De La Soul and The Specter Of Downward Mobility

To my ears, De La Soul’s fourth 1996 album Stakes Is High is largely disappointing; the  music is simply bland ((I can’t prove it without a shadow of a doubt, and nobody believes me, but I think the production style is a deliberate send-up of the kind found on Craig Mack’s Funk Da World. Their sampling of his “bass up the track a little bit…” ad-lib and their use of stripped down, off-kilter, plodding beats leads me to believe that they were either subverting or mocking the sound. Compare “The Bizness” and “Making Moves With Puff.” Or, maybe this is the sound that Long Island weirdos inevitably progress towards.)) compared to the group’s prior releases; the sense of humor that shined under Prince Paul’s tutelage is sorely missed; it is a chore to sit through it in its entirety. With that said, the aspect of the album that I find most fascinating —its treatment of the group member’s collective and individual anxieties over the prospect of downward mobility— is seldom brought up in reviews. Critics and opinionated listeners alike characterize Stakes as work that is singularly focused on criticizing ((Or “hating on” depending on where you stand.))  rap music industry trends, in particular the rise of rappers that glorify criminality and materialism at the expense of creativity and enlightenment. Though popular and damned near canonical, this interpretation is glib at best.

NYC metropolitan area rappers born circa 1970 who entered show business in the mid or late 80s are never simply rapping about industry trends or lyrical matters when criticizing the genre as a whole. This cohort of rappers tends to conflate the life of the individual with the progress of the collective. ((I have written about this conflation as it relates to nostalgic rap songs here.)) It is presumed that the relative health of the rap scene —whether or not the genre is artistically generative, socially conscious, and untainted by commerce— is a valid indicator of the viability of the individual’s artistic expression as well as the collective’s social, economic, and political ascension. ((Whether or not these notions are or were valid is debatable, but they are certainly present in the music.)) Rappers that hail from New York City’s “inner ring suburbs,” especially those from the “black belt” of Long Island are adamant in making these connections because for them, the stakes really are higher than the sky. These rappers are the children of parents who made the choice to emigrate from familiar if blighted NYC neighborhoods ((In doing so, they echoed the choices made by grandparents who fled the Deep South or the West Indies.)) in search of a better life for their children in Long Island but were steered into neighborhoods that quickly became segregated, underserved, and essentially ghettoized. ((I wrote more about the impact of white flight and residential and educational segregation on the development of Long Island rap here.)) In this context, the fragility of the American Dream could not be more apparent and the specter of downward mobility could not be more grim.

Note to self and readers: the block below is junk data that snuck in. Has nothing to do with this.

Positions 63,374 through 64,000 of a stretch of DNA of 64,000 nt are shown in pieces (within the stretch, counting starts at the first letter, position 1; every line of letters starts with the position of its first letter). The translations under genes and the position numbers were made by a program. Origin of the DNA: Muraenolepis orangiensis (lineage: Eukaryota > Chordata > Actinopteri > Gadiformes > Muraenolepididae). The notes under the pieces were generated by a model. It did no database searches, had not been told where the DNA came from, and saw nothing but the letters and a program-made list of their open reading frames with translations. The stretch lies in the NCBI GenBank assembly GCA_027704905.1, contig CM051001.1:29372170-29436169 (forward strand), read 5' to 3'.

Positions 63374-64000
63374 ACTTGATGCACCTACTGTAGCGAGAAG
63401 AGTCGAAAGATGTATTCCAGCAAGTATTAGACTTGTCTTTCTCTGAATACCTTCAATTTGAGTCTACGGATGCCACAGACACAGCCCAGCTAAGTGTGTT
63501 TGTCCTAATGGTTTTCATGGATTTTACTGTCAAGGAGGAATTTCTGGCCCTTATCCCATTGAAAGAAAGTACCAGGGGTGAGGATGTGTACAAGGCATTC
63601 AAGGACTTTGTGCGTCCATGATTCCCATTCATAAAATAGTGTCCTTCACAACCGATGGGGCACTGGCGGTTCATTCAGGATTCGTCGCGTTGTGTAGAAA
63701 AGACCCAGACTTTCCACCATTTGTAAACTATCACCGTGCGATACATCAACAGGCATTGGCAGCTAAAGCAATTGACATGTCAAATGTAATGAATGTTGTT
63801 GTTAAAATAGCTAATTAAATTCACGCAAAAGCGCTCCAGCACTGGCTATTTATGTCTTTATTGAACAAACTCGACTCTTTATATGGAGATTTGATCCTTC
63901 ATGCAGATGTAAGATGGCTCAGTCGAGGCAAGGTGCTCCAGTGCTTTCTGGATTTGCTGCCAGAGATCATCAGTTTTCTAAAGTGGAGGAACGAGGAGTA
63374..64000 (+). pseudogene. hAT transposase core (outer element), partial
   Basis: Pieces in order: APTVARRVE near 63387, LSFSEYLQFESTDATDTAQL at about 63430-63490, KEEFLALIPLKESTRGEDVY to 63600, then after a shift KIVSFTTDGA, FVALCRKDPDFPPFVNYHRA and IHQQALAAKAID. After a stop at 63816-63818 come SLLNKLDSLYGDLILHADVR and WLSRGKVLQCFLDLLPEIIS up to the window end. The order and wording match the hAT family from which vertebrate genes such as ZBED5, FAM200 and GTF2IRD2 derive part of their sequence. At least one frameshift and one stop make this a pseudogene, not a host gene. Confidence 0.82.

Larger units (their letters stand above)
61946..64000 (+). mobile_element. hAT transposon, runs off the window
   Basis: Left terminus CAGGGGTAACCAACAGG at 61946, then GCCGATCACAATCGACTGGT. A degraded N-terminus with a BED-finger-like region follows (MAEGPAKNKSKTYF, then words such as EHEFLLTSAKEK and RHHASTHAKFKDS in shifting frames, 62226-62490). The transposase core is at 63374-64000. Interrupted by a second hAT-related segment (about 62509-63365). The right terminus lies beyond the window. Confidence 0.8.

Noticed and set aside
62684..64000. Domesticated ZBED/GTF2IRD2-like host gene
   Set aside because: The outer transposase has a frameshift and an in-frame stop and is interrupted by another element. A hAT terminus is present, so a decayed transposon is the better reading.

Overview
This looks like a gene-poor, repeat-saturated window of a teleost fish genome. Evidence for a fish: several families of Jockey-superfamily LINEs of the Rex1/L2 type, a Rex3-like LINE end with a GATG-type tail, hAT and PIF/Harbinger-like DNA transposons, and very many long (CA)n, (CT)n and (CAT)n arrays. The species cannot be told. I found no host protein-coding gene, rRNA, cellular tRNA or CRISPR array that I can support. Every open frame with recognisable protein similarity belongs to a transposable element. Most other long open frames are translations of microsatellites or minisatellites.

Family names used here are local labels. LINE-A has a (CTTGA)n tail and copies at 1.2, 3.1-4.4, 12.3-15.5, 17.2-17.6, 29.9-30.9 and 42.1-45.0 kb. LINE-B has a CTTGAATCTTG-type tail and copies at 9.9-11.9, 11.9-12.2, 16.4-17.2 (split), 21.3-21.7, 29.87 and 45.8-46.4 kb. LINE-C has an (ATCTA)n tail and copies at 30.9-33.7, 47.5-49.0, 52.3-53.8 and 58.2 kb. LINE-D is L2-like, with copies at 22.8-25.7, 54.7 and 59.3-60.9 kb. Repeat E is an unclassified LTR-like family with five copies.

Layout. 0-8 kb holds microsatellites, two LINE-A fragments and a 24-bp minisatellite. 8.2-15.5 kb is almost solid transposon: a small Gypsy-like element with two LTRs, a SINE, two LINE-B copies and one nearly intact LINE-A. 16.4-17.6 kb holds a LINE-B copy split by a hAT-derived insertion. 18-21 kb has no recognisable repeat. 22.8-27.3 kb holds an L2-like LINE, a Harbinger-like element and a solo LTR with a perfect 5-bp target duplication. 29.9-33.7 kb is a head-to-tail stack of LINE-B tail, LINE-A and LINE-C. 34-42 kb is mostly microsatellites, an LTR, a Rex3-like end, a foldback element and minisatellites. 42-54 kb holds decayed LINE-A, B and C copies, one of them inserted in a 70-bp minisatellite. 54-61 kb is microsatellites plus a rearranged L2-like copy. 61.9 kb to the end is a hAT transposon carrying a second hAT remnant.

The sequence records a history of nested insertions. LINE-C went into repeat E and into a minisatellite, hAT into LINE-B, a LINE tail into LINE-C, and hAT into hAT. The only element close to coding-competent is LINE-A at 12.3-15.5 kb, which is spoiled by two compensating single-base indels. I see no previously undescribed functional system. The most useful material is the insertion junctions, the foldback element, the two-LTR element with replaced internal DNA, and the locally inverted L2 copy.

Certainly the rise of the mafioso-portraying, obvious sample flaunting, shiny suit wearing jet set was greeted with anxiety by De La Soul. On their first three albums they allude to being perceived as an increasingly problematic commercial liability in a competitive market. ((I may be guilty of taking the group’s self-mythologizing too literally, but I think it is safe to assume that their relationship with their label and the industry at large was frequently contentious.)) Their main concern on Stakes however, is not that they might be marginalized by mainstream trends, ((After all, by that point they had already seen a steady decline in their record sales.)) but that their attempts to sensibly sustain an upwardly mobile middle class lifestyle for the benefit of their children might be permanently undermined by the coarsening of society. They do not claim that there is a causal connection between the rise of greedy, violent, shallow rapping and social deterioration. ((Whether or not zealously anti-gangsta listeners are inspired to jump to such a thoughtless conclusion is none of my concern in this analysis.)) Rather, they express their frustration at their predicament as it relates to these seemingly parallel processes. In spite of their good intentions, they cannot magically outsell overfunded hacks any easier than they can reverse the gradual flow of drugs and crime into their once bucolic Strong Island surroundings. They are concerned for the health of their collective yet wish that their lives were not so inextricably tied to the collective’s shortcomings and historical misfortune; their art form once held promise as an escape route but now might be the cause of their undoing.